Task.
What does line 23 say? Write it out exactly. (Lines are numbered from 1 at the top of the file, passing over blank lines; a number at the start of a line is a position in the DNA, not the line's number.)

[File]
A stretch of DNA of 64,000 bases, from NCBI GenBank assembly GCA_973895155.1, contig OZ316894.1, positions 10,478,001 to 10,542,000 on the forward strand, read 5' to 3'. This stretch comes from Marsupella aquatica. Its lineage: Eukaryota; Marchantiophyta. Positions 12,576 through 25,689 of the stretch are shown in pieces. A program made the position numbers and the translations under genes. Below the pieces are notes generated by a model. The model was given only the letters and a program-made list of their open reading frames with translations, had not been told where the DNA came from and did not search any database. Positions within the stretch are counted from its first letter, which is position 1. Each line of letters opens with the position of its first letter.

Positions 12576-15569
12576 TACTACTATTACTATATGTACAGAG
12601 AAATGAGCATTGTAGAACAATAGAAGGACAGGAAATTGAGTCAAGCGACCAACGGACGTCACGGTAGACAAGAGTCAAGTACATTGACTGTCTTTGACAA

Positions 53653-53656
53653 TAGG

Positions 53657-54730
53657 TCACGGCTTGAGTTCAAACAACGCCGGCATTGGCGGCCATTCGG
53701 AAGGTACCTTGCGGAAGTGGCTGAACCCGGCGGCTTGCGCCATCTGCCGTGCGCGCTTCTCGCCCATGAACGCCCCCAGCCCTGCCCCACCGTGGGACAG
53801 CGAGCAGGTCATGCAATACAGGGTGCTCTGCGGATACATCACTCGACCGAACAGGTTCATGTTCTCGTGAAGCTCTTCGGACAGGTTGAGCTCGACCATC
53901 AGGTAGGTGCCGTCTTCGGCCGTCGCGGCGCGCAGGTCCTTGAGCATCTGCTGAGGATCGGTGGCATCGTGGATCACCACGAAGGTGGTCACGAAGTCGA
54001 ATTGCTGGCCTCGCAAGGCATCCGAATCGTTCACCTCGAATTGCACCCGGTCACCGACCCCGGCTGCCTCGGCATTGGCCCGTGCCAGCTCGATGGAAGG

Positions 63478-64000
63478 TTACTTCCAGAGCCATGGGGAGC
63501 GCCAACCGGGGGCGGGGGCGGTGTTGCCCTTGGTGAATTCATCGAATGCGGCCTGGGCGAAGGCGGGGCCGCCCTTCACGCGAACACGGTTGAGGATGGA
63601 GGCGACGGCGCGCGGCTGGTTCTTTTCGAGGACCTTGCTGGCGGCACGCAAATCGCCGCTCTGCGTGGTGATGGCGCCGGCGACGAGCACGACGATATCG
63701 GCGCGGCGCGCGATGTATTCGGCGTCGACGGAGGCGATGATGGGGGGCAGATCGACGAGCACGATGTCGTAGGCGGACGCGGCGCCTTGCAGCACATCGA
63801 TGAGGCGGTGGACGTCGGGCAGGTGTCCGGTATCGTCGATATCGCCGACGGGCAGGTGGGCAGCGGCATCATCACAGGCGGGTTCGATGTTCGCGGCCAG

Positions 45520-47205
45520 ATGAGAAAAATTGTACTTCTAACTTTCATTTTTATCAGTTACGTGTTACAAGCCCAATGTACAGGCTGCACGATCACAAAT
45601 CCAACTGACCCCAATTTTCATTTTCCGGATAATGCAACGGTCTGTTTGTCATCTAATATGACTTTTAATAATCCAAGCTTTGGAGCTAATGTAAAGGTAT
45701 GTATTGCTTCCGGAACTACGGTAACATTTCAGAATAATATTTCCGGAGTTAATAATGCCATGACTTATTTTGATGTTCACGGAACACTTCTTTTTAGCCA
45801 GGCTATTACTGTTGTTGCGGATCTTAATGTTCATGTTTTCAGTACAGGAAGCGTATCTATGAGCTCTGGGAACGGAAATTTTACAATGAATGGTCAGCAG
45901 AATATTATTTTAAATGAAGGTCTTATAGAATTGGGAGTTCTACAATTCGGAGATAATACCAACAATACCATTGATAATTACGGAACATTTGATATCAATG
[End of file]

45801 GGCTATTACTGTTGTTGCGGATCTTAATGTTCATGTTTTCAGTACAGGAAGCGTATCTATGAGCTCTGGGAACGGAAATTTTACAATGAATGGTCAGCAG